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Dealing with Discrimination When You Have HIV

We've come a long way in our understanding of HIV and AIDS. But there is still discrimination against people with HIV/AIDS. Advances in research have made it possible to live with the disease, as people do with other long-term (chronic) illnesses. But the greatest challenge for many people is still the stigma that goes along with the illness.

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You may worry about what others will think about your diagnosis. Or you may fear coming out as gay or bisexual, or as an IV (intravenous) drug user. These worries and fears can encourage behaviors that put you and others at risk. These behaviors include:

  • Not getting tested for HIV

  • Not using condoms

  • Hiding an HIV-positive status from sex partners

  • Avoiding medical care that can save or prolong your life

  • Not taking medicine as directed

  • Hiding health problems from your family

The burden of AIDS is much higher among African-Americans. Homophobia and fear of people with HIV/AIDS are particularly strong in the African-American community. These fears mean that many people are afraid to acknowledge their sexual orientation or HIV-positive status. For these reasons, many prefer to risk infection rather than face the stigma of HIV/AIDS.

The reality of discrimination

Experts warn that a fear of addicts (“addict phobia”) has added to discrimination against people who were infected with HIV through IV drug use. "Addict phobia" refers to negative beliefs and false ideas about people who use illegal drugs. These negative beliefs include the idea that addiction is a moral failing. And the idea that addicts can’t or won’t change. These prejudices have slowed the availability of treatment centers for people who abuse drugs. As a result, people who are HIV-positive, African-American, and use IV drugs often face 3 stigmas. This heavy burden can increase isolation, anxiety, distress, and depression among those who are HIV-positive.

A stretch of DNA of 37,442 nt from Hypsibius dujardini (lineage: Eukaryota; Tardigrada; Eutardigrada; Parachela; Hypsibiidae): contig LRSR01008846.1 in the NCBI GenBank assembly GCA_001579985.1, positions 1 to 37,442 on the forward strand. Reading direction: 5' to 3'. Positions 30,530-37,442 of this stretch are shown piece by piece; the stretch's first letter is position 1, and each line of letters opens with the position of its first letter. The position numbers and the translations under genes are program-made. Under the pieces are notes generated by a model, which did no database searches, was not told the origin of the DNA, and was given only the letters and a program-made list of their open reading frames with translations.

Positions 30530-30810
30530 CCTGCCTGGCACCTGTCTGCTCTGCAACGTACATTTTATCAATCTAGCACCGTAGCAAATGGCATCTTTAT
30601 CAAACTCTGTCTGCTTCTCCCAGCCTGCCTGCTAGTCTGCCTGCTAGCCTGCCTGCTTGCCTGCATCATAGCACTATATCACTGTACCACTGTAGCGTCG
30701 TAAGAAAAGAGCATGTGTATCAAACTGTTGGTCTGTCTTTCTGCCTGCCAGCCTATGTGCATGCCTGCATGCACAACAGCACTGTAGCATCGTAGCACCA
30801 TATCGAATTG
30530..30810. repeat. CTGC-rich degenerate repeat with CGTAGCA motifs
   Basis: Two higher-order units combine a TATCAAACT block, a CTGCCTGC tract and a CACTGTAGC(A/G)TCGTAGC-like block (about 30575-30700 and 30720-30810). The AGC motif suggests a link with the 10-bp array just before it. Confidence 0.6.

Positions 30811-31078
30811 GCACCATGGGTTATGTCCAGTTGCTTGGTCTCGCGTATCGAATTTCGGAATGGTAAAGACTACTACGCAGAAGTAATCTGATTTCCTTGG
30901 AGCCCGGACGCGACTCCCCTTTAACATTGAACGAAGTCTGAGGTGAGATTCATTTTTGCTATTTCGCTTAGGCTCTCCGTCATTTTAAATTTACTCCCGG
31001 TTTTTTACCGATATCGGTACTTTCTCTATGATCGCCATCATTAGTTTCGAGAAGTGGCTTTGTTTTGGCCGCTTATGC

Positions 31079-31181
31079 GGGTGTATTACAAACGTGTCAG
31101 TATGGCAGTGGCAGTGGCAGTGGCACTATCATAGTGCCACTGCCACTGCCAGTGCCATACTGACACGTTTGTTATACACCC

More Information About HIV from Johns Hopkins Medicine

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HIV and AIDS Timeline

From the bleakest early days of the epidemic, Johns Hopkins has been a leader in understanding, treating and preventing HIV and AIDS. Explore 35 years of progress, here and around the world, including the nation’s first HIV-positive to HIV-positive organ transplants, performed at The Johns Hopkins Hospital in 2016.

View the timeline.

Taking action to overcome discrimination

You have many ways to take action to reduce the stigma and discrimination you may be facing:

  • Educate yourself and others. Discrimination against people with HIV is often rooted in a lack of understanding about the virus and how it spreads. Contact your local public health department to find community-based organizations that provide HIV/AIDS information, counseling, and testing.

  • Know your rights. Federal law protects people with disabilities, including those with HIV infection, from discrimination. Laws such as the Americans with Disabilities Act (ADA) and the Fair Housing Act protect your rights in the workplace, in housing, and in other settings. For example, the ADA requires employers to accommodate the needs of workers with disabilities such as HIV/AID, as long as they can still do the required tasks of their job.

  • Become an advocate. One of the best ways to fight discrimination is to work to help change policies that prevent people with HIV from getting the care, housing, and respect they need.

  • Consider being open with those you can trust. You can choose who to tell about your HIV status. Not all of your friends and loved ones have to know. You need to think about who can give you the support and comfort you deserve. It may be stressful to talk about your HIV status. But being able to confide in people you trust and getting the support you deserve will be a big relief. It's also good to remember that you can't control other people's prejudices. Prepare for possible negative reactions, at least at first.

  • Seek support. Studies show that people with strong social support are less likely to feel stigmatized than those who are isolated. If you're uncomfortable seeking comfort from friends and family, contact your local public health department. They can help you find HIV support groups in your community. If you already have a close network, think about volunteering to give support to others with HIV.

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